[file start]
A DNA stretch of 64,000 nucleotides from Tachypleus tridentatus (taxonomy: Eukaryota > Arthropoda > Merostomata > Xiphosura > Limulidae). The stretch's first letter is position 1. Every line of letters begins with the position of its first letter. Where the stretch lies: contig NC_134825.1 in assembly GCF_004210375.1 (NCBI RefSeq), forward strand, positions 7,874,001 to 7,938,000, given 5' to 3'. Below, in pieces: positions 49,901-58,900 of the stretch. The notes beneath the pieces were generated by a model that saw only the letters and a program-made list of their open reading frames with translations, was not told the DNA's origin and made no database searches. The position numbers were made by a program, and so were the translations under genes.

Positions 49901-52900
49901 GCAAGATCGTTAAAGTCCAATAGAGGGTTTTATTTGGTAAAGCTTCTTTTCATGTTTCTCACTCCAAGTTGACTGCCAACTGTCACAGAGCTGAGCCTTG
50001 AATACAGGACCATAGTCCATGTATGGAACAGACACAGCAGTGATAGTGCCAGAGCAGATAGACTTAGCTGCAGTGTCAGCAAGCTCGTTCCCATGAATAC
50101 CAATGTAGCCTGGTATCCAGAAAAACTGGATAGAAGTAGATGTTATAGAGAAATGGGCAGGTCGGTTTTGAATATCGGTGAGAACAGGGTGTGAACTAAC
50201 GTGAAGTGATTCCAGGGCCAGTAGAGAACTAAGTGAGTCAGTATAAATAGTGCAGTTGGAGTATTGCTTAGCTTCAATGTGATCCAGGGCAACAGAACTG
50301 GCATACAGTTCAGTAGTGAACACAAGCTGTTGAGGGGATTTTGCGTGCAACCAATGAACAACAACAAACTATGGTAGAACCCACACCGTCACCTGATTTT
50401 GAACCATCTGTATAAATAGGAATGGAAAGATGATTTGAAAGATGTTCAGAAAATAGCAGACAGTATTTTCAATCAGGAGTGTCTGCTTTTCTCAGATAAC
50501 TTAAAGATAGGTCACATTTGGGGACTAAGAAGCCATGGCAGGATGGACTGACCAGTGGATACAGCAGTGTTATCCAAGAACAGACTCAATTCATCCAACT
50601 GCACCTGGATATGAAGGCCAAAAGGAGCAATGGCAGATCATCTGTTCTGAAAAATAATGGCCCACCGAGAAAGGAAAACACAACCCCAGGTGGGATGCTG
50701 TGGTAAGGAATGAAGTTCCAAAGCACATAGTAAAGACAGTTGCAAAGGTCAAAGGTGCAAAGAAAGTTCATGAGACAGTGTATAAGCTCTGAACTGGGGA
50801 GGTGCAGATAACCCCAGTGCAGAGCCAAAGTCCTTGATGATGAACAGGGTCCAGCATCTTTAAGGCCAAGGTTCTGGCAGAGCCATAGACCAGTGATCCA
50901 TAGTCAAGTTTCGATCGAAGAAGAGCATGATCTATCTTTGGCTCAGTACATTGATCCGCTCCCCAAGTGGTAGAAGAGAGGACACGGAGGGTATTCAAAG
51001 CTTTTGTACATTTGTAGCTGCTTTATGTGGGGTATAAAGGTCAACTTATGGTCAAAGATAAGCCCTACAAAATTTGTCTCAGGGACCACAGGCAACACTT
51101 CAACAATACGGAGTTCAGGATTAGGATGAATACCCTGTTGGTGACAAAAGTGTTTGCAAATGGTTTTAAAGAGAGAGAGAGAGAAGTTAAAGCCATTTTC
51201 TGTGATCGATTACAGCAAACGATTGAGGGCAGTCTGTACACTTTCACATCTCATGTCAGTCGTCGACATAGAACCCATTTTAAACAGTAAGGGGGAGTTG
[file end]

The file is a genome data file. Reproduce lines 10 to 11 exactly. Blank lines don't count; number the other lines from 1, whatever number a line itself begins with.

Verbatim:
50601 GCACCTGGATATGAAGGCCAAAAGGAGCAATGGCAGATCATCTGTTCTGAAAAATAATGGCCCACCGAGAAAGGAAAACACAACCCCAGGTGGGATGCTG
50701 TGGTAAGGAATGAAGTTCCAAAGCACATAGTAAAGACAGTTGCAAAGGTCAAAGGTGCAAAGAAAGTTCATGAGACAGTGTATAAGCTCTGAACTGGGGA